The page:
Recently, the Department of Defense updated its deployment standards to address COVID-19. The old deployment standards, MOD FOURTEEN, have been replaced by MOD FIFTEEN (also known as MOD 15).
The big difference between MOD FOURTEEN (which isn’t that old) and MOD FIFTEEN is an age exclusion. Individuals who are 65 or older, or who may turn 65 during their contract, may not deploy. This age exclusion is based on the affects of COVID-19 on an older population.
Beyond that, the changes are minimal. Deployment is still prohibited for individuals with medical conditions identified in Tab A to MOD FIFTEEN. Tab A is also known as the “Amplification of the Minimal Standards of Fitness for Deployment to the CENTCOM AOR.”
Non-Deployable Medical Conditions:
Previously, I wrote about non-deployable medical conditions and medications. It is worthwhile to address that topic again. There are certain medical conditions and medications that will prevent deployment to CENTCOM. These lists become very important in Defense Base Act claims, especially when a person’s disability could possibly transition from “total” to “partial.”
“Partial” disability means that the claimant can engage in some type of work. Insurance carriers may argue that a claimant can return to their pre-injury employment. But, is that a realistic argument? Often, it is not because a claimant cannot satisfy the minimal standards of physical and mental fitness required for deployment. When considering the extent of a claimant’s disability, the parties should consider the MOD in effect at the time an insurance carrier allegedly finds suitable alternative employment.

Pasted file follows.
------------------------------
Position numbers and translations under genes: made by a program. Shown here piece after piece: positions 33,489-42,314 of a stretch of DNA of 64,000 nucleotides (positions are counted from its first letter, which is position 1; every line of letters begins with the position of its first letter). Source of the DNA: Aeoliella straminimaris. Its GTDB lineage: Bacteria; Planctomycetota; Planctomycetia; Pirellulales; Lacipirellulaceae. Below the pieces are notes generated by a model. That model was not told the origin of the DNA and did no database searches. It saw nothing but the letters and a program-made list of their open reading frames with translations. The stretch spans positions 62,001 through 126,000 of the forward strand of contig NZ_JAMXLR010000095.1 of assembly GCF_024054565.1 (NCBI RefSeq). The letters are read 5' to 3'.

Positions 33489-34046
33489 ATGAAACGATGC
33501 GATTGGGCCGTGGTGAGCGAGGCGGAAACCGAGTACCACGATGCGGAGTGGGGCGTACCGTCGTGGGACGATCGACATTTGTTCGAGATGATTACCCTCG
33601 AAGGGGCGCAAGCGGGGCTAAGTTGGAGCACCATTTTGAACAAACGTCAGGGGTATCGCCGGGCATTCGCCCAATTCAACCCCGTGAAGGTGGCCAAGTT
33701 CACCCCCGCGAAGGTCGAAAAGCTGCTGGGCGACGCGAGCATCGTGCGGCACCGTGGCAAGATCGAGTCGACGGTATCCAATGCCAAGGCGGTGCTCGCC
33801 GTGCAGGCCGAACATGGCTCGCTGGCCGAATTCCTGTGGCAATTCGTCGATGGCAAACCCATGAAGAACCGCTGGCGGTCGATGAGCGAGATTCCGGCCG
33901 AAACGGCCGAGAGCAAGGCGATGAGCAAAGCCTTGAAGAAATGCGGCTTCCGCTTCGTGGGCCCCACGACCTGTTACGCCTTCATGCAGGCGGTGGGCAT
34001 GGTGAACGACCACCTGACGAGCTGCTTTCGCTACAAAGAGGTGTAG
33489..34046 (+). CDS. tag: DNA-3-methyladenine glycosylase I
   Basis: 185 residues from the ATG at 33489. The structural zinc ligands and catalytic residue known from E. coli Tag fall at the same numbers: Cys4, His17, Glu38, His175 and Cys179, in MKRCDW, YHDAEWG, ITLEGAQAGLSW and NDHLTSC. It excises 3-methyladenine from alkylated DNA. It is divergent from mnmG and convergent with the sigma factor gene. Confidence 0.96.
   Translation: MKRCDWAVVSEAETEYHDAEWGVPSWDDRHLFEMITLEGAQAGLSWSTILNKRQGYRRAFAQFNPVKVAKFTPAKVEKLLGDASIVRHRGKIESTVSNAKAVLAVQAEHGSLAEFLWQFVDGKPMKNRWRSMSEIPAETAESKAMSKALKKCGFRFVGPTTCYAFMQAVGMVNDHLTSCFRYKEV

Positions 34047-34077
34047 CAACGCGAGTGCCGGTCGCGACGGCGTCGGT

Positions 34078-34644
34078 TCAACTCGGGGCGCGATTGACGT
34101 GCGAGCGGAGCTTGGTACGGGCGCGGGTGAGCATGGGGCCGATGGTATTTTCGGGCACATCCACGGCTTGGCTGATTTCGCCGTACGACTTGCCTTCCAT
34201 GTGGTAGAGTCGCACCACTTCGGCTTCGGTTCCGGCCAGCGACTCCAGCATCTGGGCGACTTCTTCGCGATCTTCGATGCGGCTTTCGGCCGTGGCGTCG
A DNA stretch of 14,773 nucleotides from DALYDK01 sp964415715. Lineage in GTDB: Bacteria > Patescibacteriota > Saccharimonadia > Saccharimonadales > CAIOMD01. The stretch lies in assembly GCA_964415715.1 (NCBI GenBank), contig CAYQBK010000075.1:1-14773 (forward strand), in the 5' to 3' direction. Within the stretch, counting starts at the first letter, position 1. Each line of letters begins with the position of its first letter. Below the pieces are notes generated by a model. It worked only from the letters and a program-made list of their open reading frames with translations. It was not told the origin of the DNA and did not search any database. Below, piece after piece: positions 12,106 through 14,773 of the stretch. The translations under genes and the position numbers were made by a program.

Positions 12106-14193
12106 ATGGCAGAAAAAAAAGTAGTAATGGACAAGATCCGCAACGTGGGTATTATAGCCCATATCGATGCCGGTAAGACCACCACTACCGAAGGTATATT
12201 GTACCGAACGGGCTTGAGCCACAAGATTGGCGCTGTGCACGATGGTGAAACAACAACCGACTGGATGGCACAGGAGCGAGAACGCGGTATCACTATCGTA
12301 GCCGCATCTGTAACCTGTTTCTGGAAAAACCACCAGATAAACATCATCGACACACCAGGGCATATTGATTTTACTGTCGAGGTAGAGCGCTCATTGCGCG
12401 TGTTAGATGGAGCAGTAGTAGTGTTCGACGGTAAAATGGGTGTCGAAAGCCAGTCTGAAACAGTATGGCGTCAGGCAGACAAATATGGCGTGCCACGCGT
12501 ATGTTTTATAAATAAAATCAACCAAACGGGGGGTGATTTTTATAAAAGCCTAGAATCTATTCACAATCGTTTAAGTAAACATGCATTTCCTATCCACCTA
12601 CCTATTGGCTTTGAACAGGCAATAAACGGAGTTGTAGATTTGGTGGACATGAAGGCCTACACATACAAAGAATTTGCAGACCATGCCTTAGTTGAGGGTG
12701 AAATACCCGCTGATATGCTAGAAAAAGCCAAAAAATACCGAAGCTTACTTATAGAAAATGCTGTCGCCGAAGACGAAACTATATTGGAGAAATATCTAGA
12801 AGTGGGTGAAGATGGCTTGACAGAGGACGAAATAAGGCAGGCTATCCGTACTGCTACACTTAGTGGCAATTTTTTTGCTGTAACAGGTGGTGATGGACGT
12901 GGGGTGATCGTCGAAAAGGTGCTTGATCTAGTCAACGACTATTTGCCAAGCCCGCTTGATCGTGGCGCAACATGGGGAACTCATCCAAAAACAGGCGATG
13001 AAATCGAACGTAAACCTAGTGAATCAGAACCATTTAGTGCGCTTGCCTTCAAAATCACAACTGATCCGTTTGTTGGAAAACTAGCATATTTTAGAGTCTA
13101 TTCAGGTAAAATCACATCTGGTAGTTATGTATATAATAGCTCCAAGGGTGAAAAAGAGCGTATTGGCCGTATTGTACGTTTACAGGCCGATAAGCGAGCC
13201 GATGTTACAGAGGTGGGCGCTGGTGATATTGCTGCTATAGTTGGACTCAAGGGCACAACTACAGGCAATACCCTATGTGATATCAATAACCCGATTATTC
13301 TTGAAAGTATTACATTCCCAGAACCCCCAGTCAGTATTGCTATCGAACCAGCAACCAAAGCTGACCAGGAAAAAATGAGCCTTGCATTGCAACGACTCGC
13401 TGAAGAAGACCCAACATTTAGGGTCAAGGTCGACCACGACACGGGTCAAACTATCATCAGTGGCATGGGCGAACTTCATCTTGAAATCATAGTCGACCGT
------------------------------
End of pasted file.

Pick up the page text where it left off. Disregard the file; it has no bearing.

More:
Some of the more common deployment-limiting conditions include:
- Behavioral health conditions like Post-Traumatic Stress Disorder, also known as PTSD, anxiety, chronic insomnia, and more.
- Recent sugeries.
- Gastrointestinal issues, like inflammatory bowel diseases.
- Infectious diseases, like tuberculosis.
- Cardiovascular conditions, including heart attack or coagulation issues.
- Asthma or other respiratory conditions.
- Any musculoskeletal injury that “significantly impairs performance of duties or activities of daily living in a deployed environment.”
- Recent, or multiple, traumatic brain injuries.
- Any medical condition that requires medical equipment.
“Disabled” Because of a Deprivation of Economic Choice:
If a claimant cannot return to their pre-injury job because of their work injury, then that claimant is disabled. This means that an injured worker must realistically consider whether they can pass the fitness requirements for re-deployment. If a claimant’s PTSD will be worsened by overseas work, then that claimant cannot deploy. If a claimant’s back condition prevents them from performing the obligations or conditions of their job, then that claimant cannot deploy. And if a claimant cannot deploy, then they have a deprivation of economic choice. That is the very definition of “disability.”
Also, it keep in mind that these deployment standards apply to third country nationals (e.g., Bosnians, Kosovar, Macedonians, Ugandans), not just U.S. contractors.
Finally, it is important to check for revamped MODs. MOD FIFTEEN was published in April 2020. Apparently, the “COVID-19 modifications contained [in MOD FIFTEEN] will be limited to the duration of the pandemic after which time MOD 16 will be released.” So, be on the lookout for MOD 16.